The World Bank and water
Inside the inst||8 April 2006|update 50|
As water is ubiquitous to development, so it is within the World Bank. Two network vice-presidencies have responsibilities over water (Infrastructure and Environment and Socially Sustainable Development (ESSD)). The infrastructure vice presidency houses the Energy and Water department, a Bank-wide department headed by Jamal Saghir.
In March 2000, the World Bank established the Water Resources Management Group (WRMG) to attempt to integrate water sub-sectors such as hydropower, water supply and sanitation, irrigation and drainage, and environment. The members of the WRMG are the lead individuals from these sub-sectors, lead water resource specialists from each region, water leaders from the World Bank Institute, the International Finance Corporation (IFC), the Global Environment Facility secretariat, and a representative from the legal department. The WRMG is chaired by David Grey, senior water advisor at the Bank. The staff in the secretariat of the WRMG report to the infrastructure and ESSD vice-presidencies, and are hosted by the Agriculture and Rural Development department in ESSD.
The central unit dealing with Water Supply and Sanitation (WSS) is a sub-sector of the Energy and Water department, whose work includes water supply, sanitation, and sewerage. The advisors and task managers in the sector are grouped under the WSS sector board, chaired by Jamal Saghir. Total WBG lending for WSS in the period 1990 to 2002 was $19.3 billion. After a decline in the late 90s, WSS lending has been rapidly increasing over recent years, reaching $1.8 billion in FY05, and set to grow further. The Bank is the largest external financier in this sector. Bank regional units, supported by the Energy and Water department, are responsible for developing and supervising individual projects. The Bank is also heavily involved in advisory work and policy dialogue, and supporting private sector involvement through the IFC and MIGA.
The Bank's work on water is guided by a thematic strategy (operational policy 4.07). This is operationalised through the Water Resources Sector Strategy (WRSS), the most recent version of which was approved by the Bank board in February 2003. The most controversial elements of the WRSS are its stated desire to re-engage with "high-reward/high-risk hydraulic infrastructure" (or big dams), its emphasis on the role of the private sector and its failure to embrace the recommendations of the World Commission on Dams. Other strategies, including the Infrastructure Action Plan (July 2003), the Private Sector Development Strategy (2002), and the Urban and Local Government Strategy (2000) also provide the framework for Bank advice and lending in water resources and water services. The strategies are premised on the need to facilitate private sector provision of basic infrastructure through a spectrum of public-private partnerships.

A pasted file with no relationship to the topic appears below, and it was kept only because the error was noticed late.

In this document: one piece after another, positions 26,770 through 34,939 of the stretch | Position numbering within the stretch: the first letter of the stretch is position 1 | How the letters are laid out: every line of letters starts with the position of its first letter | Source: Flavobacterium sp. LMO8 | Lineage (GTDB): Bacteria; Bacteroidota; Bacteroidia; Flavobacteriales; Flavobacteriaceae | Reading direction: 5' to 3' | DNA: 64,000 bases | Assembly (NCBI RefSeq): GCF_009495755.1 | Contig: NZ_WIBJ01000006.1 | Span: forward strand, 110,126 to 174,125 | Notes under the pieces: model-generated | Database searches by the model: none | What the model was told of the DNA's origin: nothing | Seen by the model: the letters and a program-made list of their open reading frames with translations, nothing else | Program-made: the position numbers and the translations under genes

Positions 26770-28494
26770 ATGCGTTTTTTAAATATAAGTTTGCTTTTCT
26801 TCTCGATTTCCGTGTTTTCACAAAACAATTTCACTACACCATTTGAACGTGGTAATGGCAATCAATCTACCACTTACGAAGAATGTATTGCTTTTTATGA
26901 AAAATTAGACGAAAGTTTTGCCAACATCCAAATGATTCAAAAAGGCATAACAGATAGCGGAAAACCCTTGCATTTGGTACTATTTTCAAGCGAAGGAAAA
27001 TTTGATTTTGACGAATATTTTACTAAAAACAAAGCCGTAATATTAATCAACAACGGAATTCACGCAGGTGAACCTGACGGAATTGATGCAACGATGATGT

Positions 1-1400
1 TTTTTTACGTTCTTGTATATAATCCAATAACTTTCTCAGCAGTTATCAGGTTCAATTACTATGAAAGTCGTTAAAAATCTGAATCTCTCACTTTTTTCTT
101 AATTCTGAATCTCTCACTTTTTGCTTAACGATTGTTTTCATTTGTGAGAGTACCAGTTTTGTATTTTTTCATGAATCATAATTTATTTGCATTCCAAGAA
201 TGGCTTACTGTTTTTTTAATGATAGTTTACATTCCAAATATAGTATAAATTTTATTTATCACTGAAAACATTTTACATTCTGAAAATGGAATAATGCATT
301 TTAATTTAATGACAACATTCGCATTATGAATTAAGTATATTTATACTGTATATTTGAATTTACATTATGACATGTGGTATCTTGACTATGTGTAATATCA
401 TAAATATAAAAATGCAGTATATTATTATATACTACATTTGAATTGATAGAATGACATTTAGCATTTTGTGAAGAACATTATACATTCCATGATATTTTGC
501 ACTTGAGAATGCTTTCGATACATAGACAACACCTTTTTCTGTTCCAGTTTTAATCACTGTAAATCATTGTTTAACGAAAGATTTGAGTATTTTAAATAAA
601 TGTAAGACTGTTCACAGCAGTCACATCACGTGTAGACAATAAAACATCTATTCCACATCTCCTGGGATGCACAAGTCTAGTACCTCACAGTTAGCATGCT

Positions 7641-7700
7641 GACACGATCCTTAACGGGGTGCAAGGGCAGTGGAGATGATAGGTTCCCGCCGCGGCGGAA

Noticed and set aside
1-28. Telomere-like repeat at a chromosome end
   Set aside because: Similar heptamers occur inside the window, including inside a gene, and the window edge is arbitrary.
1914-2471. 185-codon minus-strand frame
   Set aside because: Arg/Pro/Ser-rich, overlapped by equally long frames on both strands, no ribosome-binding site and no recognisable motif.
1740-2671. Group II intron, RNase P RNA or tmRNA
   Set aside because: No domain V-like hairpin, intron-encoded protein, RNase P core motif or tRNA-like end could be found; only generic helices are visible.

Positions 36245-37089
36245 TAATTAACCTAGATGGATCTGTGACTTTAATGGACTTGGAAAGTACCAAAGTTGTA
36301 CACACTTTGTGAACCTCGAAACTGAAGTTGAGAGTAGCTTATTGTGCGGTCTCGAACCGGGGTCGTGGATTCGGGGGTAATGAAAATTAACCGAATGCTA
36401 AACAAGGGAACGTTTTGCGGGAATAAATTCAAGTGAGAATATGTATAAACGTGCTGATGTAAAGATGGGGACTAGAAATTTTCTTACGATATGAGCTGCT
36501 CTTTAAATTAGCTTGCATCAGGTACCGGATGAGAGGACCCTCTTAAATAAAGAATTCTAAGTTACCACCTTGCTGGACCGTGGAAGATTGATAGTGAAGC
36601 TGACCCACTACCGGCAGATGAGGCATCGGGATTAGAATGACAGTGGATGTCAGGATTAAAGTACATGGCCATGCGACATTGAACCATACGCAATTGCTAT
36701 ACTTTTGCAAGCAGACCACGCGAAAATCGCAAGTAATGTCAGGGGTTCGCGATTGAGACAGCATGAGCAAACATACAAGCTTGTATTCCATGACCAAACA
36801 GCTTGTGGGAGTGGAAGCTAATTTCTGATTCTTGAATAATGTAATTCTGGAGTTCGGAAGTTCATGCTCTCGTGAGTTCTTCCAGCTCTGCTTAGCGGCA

However, the Infrastructure Action Plan introduced a more pragmatic approach and a shift to supporting reforming public services and local/domestic private enterprises. This was further worked out for the WSS sector in the Operational Guidance for World Bank Group Staff Public and Private Sector Roles in Water Supply and Sanitation Services (2004). It was also presented in 2005 at the World Bank's water week. It follows from internal criticism in the Bank, from both the Independent Evaluation Group (IEG) and the Quality Assurance Group over the 'irrational exuberance' with which the private sector was pursued especially in water supply activities. The worldwide protests against privatisation were felt to have paralysed the sector and dried up investments into it, creating difficulties for Bank lending. At the recently concluded World Water Forum in Mexico, the same message was communicated by the infrastructure vice-president, Katherine Sierra.
Following up the WRSS at the country level are new Country Water Resources Assistance Strategies (CWRASs). CWRASs are meant to link water activities to Bank national lending strategies (Country Assistance Strategies, or CASs) and national development plans. They describe priority lending and non-lending activities in water resource management in a country, and in a break from the technocratic focus of the past, are to focus on the "political economy of change in water resources management". Only a few countries in each region - such as Brazil, Bangladesh, the Philippines, Ethiopia and Iraq - have been selected for CWRAS development, with priority given to countries "where water problems are serious and where there is a demand for Bank engagement".
Other World Bank activities in water include managing sectoral trust funds, participating in a myriad of regional and international partnerships, and providing training. The WRMG, WSS and the World Bank Institute (WBI) cooperate to develop water resources management and water services learning and training programmes - seminars at national, regional and international level involving central and local government officials, water utility managers, private sector providers, the media and civil society.
Updated 11 April 2006
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Published: 8 April 2006 , last edited: 27 May 2010
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